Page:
Harkin also said Geithner was at fault for how some of the $700-billion financial rescue money, authorized by Congress in October, was spent. Harkin voted for the bailout, but said later he would have voted against it had he known the money would go to banks, rather than to buy bad loans.

Geithner was a key figure in the crafting and administering of the money as the president of the Federal Reserve Bank of New York. In the post, Geithner also was partly to blame for the financial meltdown, which stemmed from inadequate regulation, Harkin argued.

"Mr. Geithner made serious errors of judgment in failing to pay his taxes, and he made serious errors in his job as chief regulator of the financial institutions at the heart of the current financial crisis," Harkin said in a statement released after the vote.

I am surprised that so many senators voted against Geithner. I stand by my opinion that if he were not a white male, the tax problems would have sunk his nomination.

Speaking of Senate confirmations, some Republican has reportedly put an anonymous hold on the nomination of Hilda Solis as Labor Secretary. I called Grassley's office today, and a staffer told me it wasn't him.

Will President Barack Obama go to the mat to get Solis confirmed? Will the Republicans filibuster this strong supporter of workers' rights and the Employee Free Choice Act?

I had assumed that Attorney-General designee Eric Holder would be the cabinet appointment most fiercely opposed by Republicans, but perhaps it will be Solis.

UPDATE: Geithner's actions during his first day on the job are not encouraging. I believe he will turn out to be one of Obama's worst appointments.

Discuss :: (0 Comments)

Is Obama committed to fighting for unions?

by: desmoinesdem

Fri Jan 16, 2009 at 16:29:54 PM CST

Barack Obama promised during his presidential campaign to "finally make the Employee Free Choice Act the law of the land."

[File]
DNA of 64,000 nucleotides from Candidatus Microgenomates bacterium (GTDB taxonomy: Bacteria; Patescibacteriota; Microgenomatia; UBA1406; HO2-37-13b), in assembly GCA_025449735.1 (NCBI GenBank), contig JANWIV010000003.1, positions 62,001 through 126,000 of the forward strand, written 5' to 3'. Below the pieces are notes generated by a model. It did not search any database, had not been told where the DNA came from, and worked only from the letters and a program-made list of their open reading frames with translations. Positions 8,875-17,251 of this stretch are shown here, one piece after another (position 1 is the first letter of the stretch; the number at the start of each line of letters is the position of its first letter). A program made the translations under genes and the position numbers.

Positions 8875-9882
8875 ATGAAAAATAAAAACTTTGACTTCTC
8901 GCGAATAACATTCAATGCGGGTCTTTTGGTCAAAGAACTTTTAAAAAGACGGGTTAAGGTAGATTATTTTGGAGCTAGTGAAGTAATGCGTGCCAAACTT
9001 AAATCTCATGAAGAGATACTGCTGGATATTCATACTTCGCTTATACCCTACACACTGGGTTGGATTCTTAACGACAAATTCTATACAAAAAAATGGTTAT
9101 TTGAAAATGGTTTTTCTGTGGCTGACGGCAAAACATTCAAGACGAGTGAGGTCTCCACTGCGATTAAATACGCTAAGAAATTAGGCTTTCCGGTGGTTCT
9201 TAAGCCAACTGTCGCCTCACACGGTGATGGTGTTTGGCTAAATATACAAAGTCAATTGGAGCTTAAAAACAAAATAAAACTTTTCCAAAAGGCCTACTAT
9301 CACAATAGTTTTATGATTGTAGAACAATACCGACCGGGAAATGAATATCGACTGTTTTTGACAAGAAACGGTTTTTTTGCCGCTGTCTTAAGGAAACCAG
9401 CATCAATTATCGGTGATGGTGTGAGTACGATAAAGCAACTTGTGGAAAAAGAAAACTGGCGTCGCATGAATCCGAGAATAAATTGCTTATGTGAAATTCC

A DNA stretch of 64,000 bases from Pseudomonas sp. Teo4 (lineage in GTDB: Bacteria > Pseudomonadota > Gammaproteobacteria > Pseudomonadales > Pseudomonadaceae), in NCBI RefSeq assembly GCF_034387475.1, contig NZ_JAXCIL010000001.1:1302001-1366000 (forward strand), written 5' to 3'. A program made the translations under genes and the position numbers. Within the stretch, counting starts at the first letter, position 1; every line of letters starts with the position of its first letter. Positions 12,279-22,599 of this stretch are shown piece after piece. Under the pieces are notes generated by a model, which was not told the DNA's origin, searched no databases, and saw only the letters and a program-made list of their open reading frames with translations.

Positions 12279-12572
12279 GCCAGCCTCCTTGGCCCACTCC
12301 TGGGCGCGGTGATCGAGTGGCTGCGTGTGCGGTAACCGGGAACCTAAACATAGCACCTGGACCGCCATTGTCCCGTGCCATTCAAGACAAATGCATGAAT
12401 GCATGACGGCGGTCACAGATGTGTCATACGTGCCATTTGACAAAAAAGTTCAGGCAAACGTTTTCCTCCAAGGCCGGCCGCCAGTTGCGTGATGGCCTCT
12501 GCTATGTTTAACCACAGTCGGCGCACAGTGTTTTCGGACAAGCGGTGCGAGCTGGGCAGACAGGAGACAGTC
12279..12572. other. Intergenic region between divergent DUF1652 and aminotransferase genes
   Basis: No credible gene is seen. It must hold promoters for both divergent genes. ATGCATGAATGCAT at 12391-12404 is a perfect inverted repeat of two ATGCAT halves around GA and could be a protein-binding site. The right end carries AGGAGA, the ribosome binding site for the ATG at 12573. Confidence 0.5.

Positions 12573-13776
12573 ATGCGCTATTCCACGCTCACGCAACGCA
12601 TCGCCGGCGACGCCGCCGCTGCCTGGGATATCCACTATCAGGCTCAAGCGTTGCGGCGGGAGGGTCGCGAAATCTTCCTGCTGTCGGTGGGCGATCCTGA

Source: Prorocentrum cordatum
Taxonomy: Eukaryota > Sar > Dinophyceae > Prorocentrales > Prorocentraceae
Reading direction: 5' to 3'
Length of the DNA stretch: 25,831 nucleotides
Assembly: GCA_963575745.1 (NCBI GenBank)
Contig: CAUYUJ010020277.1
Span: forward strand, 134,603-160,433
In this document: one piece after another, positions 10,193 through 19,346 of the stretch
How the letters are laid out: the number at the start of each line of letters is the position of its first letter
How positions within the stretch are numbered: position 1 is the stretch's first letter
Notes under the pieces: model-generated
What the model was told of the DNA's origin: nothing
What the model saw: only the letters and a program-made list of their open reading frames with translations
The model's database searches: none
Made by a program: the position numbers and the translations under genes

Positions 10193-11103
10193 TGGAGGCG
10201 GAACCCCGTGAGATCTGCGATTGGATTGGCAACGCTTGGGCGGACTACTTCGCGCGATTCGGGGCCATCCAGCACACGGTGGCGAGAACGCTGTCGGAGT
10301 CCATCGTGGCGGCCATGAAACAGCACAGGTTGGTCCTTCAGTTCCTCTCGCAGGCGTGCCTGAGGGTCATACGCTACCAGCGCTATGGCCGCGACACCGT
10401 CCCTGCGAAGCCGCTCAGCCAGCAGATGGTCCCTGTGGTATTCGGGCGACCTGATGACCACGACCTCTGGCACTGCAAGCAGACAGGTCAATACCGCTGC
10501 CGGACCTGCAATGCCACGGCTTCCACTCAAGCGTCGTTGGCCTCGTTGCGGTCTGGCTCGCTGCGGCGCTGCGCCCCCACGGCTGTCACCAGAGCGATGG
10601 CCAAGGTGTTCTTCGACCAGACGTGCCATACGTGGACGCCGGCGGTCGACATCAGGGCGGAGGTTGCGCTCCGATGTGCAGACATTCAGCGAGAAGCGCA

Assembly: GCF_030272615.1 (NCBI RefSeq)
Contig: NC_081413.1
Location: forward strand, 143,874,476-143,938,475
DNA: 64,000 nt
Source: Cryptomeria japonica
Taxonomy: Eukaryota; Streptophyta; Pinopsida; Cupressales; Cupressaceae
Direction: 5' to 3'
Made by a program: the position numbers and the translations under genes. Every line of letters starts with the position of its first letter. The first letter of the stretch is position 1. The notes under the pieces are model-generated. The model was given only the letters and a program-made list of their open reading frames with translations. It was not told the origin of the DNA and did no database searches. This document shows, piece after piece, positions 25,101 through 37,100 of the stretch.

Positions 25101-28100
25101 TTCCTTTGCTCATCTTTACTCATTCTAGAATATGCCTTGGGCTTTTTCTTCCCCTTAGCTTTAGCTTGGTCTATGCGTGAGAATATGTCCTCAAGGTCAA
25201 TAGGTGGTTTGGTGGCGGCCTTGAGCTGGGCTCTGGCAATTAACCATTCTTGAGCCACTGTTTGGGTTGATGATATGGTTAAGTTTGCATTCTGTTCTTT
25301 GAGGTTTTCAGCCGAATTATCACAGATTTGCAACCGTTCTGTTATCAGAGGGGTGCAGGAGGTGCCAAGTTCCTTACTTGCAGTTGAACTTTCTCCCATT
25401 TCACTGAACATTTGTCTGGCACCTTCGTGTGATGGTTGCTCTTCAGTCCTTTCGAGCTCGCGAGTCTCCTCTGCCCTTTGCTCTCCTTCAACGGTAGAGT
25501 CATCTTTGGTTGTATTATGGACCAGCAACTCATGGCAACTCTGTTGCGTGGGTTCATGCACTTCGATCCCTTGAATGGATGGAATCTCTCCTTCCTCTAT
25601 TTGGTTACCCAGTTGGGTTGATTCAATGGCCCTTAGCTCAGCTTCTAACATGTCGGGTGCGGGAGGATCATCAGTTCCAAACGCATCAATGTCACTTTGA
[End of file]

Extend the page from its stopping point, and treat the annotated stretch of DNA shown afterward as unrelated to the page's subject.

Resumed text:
So why did I read this in today's Washington Post?

The president-elect also gave his support for legislation that would make it easier for workers to unionize, but he said there may be other ways to achieve the same goal without angering businesses. And while many Democrats on Capitol Hill are eager to see a quick vote on that bill, he indicated no desire to rush into the contentious issue.

"If we're losing half a million jobs a month, then there are no jobs to unionize, so my focus first is on those key economic priority items I just mentioned," he said. "Let's see what the legislative docket looks like."

Marc Ambinder has the exact wording of Obama's answer, which the Washington Post paraphrased.

A lot of labor unions backed Obama during the primaries, and even more backed him during the general election campaign. Unions were there for Obama when he needed them. Now, they need him to follow through on his promise.

This diary by TomP lays out the very strong case for passing the Employee Free Choice Act.

Why do we need to dance around looking for some way to help unions without angering businesses? Obama won the election and has high approval ratings. Democrats enlarged their Congressional majorities. Now is the time for the president to spend his political capital on getting good laws through Congress.

Setting the policy merits aside for the moment, this is a poor negotiating strategy.

By announcing before taking office that his goal is to help unions without arousing intense opposition from businesses, Obama has just given the business lobby every incentive to raise hell about even the most innocuous bill to support workers' rights.

He should not have telegraphed that he is willing to sacrifice the Employee Free Choice Act if necessary. You never announce before negotiations begin what concessions you are willing to make. (For more on Obama's negotiating strategy so far, read this diary by bruh3.)